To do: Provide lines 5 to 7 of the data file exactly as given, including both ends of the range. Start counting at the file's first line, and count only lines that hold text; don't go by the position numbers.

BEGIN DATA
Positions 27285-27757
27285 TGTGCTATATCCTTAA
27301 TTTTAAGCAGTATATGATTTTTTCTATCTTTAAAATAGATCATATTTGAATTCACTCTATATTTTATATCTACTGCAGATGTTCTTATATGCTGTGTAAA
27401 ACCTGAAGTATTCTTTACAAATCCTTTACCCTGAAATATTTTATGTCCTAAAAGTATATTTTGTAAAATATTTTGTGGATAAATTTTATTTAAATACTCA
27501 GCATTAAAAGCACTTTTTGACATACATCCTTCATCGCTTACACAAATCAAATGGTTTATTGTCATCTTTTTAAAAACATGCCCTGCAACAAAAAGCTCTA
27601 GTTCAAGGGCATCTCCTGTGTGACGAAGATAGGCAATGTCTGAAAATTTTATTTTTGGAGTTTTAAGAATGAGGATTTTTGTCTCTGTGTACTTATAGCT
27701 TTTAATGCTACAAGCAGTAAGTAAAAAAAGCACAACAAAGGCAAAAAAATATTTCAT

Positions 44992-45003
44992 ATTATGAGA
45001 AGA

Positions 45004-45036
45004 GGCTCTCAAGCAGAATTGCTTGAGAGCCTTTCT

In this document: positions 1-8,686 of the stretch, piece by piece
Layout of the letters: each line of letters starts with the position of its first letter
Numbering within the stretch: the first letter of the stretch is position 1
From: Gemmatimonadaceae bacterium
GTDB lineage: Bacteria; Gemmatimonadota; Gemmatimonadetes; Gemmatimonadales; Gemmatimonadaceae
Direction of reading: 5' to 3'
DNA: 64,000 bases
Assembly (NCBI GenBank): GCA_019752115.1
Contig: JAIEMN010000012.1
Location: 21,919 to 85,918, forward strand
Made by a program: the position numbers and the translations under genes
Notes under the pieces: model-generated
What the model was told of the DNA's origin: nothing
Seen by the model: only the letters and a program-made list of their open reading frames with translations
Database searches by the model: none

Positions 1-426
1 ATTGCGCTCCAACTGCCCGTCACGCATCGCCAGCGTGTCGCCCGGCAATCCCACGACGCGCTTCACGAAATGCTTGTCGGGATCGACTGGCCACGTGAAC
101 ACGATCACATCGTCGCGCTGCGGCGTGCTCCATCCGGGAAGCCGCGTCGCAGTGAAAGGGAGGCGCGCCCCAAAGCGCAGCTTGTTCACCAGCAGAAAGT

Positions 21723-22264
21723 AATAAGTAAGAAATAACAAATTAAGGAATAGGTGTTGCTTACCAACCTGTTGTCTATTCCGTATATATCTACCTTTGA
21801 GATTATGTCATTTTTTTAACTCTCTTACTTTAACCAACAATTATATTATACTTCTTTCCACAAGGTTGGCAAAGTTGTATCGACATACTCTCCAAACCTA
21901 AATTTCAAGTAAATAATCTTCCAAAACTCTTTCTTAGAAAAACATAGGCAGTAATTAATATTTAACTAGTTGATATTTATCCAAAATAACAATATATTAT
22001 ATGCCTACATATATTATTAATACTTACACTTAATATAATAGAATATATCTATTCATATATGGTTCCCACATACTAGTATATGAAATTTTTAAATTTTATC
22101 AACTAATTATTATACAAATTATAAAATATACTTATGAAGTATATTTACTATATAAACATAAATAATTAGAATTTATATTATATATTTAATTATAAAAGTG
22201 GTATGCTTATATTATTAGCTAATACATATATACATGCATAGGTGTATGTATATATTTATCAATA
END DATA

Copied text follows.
27501 GCATTAAAAGCACTTTTTGACATACATCCTTCATCGCTTACACAAATCAAATGGTTTATTGTCATCTTTTTAAAAACATGCCCTGCAACAAAAAGCTCTA
27601 GTTCAAGGGCATCTCCTGTGTGACGAAGATAGGCAATGTCTGAAAATTTTATTTTTGGAGTTTTAAGAATGAGGATTTTTGTCTCTGTGTACTTATAGCT
27701 TTTAATGCTACAAGCAGTAAGTAAAAAAAGCACAACAAAGGCAAAAAAATATTTCAT